Since early March, the optometry industry has been massively impacted by the coronavirus, particularly as our roles as primary care providers require a high level of face-to-face activity and a reliance on our physical premises for the majority of our work.

But times of great adversity can also lead to great innovation as we find ways to support eye care patients and eyewear customers, provide care and maintain a presence while working remotely and staying at home.

Along with others across the optical industry, Specsavers partners have risen to this challenge by implementing a number of changes to their ‘traditional’ processes and finding new ways to deliver services to our customers.

Open 24/7 online

As it became clear that stores would be required to close, we explored ways that partners would be able to provide glasses to customers using other channels. We were able to ramp up our e-commerce service in Australia, extending customers’ ability to order both glasses and contacts online by extending the script levels that were available to order.

Partners also implemented new processes to be able to dispense complex prescriptions remotely online, with the help of the expert dispensers in our product and clinical support teams.

And supporting partners’ efforts from Port Melbourne, our digital and social teams were also able to implement new processes to allow customers to request a copy of their prescription via email, enabling them to place online orders.

In NZ, our partner support and clinical team have also been instrumental in assisting customers online. With no e-commerce in place for glasses orders we were able to implement a contact form so customers could be contacted directly and a remote dispense implemented to get orders out during stage 4 lockdown.

Triaging and telephone guidance

In New Zealand, where a level-4 lockdown meant all stores were closed and all team members were required to remain at home, there were limited options to provide ongoing care – however many New Zealanders were experiencing urgent care requirements.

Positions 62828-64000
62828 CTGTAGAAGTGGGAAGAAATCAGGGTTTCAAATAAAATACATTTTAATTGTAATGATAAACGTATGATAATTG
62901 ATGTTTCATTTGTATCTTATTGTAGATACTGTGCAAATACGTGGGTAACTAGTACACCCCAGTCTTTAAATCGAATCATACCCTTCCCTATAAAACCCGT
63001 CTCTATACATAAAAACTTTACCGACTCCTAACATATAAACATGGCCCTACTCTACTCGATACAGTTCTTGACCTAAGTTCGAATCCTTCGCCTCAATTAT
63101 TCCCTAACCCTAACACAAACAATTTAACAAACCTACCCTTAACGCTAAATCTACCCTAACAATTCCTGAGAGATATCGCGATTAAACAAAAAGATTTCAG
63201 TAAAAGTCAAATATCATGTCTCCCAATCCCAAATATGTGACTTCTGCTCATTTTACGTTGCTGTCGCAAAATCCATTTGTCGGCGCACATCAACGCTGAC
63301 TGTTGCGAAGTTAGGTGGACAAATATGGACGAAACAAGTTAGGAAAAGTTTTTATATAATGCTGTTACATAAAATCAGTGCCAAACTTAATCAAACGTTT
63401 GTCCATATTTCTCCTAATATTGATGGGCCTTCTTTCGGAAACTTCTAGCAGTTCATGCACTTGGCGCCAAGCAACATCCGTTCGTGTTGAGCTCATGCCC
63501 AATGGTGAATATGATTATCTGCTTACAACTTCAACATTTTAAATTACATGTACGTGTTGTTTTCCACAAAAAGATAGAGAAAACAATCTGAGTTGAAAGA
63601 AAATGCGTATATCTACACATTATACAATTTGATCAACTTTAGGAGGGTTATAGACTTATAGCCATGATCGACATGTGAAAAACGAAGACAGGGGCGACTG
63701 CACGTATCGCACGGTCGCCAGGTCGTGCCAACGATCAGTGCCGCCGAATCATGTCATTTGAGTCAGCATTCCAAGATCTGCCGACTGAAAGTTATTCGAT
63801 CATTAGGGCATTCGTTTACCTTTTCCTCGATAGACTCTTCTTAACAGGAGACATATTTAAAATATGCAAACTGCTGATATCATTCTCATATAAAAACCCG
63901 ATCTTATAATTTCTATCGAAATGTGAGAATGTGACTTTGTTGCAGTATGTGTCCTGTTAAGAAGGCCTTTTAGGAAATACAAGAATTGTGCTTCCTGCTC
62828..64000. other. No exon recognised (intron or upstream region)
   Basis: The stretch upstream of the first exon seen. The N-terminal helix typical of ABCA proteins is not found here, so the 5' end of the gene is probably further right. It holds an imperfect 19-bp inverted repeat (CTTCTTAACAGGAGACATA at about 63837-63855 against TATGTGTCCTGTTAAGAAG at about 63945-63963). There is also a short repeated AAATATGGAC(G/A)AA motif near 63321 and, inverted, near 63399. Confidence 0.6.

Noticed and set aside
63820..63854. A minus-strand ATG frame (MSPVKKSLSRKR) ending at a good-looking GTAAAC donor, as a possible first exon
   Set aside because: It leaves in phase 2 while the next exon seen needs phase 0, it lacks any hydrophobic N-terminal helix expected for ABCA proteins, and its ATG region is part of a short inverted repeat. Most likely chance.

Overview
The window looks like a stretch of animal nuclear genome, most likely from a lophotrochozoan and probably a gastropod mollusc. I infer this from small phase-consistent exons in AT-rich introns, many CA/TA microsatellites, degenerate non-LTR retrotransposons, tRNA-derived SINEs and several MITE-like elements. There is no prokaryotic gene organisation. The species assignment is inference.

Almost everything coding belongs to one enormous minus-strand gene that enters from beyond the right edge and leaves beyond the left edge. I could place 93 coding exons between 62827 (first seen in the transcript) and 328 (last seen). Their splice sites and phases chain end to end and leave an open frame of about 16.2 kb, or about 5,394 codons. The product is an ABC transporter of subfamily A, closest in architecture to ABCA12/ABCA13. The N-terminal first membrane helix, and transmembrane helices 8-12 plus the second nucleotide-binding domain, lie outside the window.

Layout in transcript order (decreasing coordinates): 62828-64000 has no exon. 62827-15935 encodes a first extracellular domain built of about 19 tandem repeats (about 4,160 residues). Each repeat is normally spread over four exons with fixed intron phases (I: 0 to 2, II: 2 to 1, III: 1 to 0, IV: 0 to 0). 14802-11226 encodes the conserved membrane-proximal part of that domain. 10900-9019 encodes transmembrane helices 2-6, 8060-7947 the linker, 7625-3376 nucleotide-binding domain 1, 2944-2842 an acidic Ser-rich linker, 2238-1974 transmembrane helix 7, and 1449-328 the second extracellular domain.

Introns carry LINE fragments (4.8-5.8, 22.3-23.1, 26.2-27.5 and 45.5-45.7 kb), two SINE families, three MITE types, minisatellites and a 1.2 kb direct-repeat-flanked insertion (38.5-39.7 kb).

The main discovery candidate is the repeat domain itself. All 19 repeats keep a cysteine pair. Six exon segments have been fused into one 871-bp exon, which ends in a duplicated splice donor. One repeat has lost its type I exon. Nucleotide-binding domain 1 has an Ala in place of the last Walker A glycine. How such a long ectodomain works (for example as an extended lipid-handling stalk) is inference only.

Our Clinical Support team was able to commence triaging and providing online eye care appointments to customers, many of whom reached out via social media or other digital channels in order to receive care.

Just some of these instances include:

  • A 44-year-old male with three-day history of pain and light sensitivity in RE after inserting CL. He presented with light sensitivity and foreign body sensation, with a red and weepy eye. Our CPD was able to provide an emergency telehealth appointment where she was able to provide a diagnosis of CL related keratitis. She was able to advise the patient to cease CL wear completely + RE 1gtt Ciprofloxacine 0.3% every 15 min for first 2 hours, then reduce to 2 hourly and chloramphenicol 1% ointment nocte RE. A follow up appointment 24 hours post consultation the patient reported feeling much better, no more photophobia and foreign body sensation reduced. The CPC advised the patient to continue to use RE 1gtt Ciprofloxacine 0.3% 4 hourly and chloramphenicol 1% ointment nocte RE and review again in four days. The patient was also given the optometrist’s contact number if the situation worsened before their next appointment.